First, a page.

As weakened as the Warsaw Pact had become by the early months of 1989, the basic structures of Soviet/Communist control nonetheless remained essentially intact. Bloc cohesion may have been shattered by the different responses to reform, and the ability to conduct coalition warfare operations may have been undercut by weapons obsolescence and doctrinal innovations, but those institutional features of the Soviet/Communist control system discussed in chapters 3 and 4 continued to operate largely as before. The Communist regimes of the region continued to use ideological criteria in selecting officer candidates and to indoctrinate prospective military elites with the approved ideology. The Party apparatus in the military had been left basically undisturbed as a mechanism of socialization and supervision. On a different level, East European officers still made pilgrimages to Soviet military academies, the USSR continued to produce the alliance's major weapons systems, and Soviet troops maintained their presence on the soil of their fraternal allies. Morever, although WTO doctrine and force postures were in the process of changing, it was clearly the USSR that dictated the nature of those changes in accord with its domestic and foreign policy requirements.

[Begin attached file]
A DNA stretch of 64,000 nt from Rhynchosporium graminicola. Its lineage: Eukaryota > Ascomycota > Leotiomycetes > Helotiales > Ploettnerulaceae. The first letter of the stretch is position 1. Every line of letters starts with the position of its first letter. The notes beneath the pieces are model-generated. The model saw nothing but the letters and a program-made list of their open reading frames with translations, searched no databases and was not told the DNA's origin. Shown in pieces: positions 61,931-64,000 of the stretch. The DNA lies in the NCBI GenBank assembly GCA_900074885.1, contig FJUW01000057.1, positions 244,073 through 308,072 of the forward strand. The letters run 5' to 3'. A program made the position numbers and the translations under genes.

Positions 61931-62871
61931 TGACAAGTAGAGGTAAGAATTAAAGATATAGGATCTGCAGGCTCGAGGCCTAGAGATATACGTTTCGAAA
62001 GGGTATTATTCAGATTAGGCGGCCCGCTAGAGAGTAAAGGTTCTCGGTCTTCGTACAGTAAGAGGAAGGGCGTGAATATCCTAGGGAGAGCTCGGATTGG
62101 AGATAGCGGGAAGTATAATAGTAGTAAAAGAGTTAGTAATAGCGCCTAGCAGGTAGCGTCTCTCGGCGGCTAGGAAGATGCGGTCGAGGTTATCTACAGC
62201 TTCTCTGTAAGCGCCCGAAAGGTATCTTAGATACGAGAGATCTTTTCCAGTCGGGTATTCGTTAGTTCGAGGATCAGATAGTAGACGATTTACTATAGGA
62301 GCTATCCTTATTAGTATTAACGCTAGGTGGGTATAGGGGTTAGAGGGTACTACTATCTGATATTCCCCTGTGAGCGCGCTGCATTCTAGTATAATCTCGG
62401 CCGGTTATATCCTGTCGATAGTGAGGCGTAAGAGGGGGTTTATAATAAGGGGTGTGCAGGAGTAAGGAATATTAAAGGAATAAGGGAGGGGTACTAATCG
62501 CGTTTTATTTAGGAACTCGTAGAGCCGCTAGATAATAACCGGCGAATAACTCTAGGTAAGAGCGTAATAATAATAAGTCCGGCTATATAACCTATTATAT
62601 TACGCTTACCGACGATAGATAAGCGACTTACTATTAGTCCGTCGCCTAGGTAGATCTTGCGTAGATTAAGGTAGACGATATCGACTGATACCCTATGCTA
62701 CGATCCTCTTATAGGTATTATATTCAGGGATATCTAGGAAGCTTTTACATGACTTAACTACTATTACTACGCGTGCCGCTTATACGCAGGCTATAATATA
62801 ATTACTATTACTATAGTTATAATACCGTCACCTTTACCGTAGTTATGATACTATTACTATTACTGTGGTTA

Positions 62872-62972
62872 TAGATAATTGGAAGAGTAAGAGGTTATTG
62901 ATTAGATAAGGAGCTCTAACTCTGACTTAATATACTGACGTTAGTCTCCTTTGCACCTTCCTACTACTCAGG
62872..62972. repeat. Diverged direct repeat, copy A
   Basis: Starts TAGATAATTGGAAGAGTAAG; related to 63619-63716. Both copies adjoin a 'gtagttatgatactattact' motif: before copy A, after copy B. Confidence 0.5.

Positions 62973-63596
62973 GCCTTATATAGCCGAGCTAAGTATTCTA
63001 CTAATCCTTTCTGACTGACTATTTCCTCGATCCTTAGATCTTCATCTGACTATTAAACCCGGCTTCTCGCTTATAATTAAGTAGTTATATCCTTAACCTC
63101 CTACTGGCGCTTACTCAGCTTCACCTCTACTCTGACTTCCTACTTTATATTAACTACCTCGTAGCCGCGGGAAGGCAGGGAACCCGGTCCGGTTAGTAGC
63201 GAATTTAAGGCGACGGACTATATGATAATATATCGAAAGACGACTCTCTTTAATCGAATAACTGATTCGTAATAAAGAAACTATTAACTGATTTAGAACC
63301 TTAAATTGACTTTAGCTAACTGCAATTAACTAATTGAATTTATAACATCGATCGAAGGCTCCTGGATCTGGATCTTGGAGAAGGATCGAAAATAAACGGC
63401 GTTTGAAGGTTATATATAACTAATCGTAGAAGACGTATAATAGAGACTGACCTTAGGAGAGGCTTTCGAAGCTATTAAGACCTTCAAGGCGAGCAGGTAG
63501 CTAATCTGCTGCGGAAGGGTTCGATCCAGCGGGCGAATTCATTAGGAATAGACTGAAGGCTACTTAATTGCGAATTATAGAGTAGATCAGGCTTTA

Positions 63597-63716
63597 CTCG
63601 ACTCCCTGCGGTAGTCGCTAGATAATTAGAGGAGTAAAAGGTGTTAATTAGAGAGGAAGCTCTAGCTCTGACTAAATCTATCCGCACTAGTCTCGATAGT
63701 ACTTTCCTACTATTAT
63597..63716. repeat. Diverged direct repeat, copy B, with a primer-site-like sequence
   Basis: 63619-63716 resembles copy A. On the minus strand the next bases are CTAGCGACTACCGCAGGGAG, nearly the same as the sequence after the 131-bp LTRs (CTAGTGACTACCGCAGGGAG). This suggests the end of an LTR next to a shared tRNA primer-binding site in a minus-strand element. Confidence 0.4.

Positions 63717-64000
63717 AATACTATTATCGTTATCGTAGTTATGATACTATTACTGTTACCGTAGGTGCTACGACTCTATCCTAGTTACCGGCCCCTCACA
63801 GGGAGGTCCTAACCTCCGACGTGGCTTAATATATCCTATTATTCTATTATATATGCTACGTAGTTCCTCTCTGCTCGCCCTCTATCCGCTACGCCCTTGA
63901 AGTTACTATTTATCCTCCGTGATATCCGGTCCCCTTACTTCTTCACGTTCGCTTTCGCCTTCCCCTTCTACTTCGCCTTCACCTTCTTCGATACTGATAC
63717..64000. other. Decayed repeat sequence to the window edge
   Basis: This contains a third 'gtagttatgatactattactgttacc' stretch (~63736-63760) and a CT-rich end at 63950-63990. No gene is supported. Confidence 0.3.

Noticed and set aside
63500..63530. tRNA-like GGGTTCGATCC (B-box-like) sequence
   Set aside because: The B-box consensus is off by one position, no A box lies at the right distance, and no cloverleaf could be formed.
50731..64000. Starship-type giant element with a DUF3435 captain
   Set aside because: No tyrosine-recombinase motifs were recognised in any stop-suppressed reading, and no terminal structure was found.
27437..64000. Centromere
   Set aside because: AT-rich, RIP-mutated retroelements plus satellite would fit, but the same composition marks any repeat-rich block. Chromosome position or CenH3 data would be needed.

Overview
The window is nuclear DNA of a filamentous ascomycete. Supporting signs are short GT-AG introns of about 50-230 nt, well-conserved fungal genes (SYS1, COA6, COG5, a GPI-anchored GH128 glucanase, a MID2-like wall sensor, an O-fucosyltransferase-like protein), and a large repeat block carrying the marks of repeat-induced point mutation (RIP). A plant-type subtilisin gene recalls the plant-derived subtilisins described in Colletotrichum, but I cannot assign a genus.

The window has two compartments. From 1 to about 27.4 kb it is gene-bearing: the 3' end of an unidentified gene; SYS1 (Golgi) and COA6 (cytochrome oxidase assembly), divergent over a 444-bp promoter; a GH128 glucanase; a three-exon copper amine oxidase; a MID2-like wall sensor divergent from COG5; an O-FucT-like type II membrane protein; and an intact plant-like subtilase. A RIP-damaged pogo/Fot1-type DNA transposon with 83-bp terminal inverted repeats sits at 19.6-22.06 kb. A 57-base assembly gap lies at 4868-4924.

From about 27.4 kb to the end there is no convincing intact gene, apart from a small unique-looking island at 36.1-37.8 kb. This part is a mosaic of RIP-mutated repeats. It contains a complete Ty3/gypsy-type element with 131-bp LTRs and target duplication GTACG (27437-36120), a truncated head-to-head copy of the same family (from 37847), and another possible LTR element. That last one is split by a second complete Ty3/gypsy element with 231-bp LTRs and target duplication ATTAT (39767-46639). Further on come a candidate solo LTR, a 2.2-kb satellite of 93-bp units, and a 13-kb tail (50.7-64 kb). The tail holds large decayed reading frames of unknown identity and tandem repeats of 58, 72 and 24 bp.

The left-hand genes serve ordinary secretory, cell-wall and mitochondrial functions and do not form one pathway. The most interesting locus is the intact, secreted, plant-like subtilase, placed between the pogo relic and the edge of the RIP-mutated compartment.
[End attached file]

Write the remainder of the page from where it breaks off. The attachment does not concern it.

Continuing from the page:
These last remaining elements of continuity were, however, swept away by the series of revolutions that shook the Soviet bloc in the last months of 1989. The abrupt collapse of Communist Party authority throughout the region brought a de facto end to close Soviet-East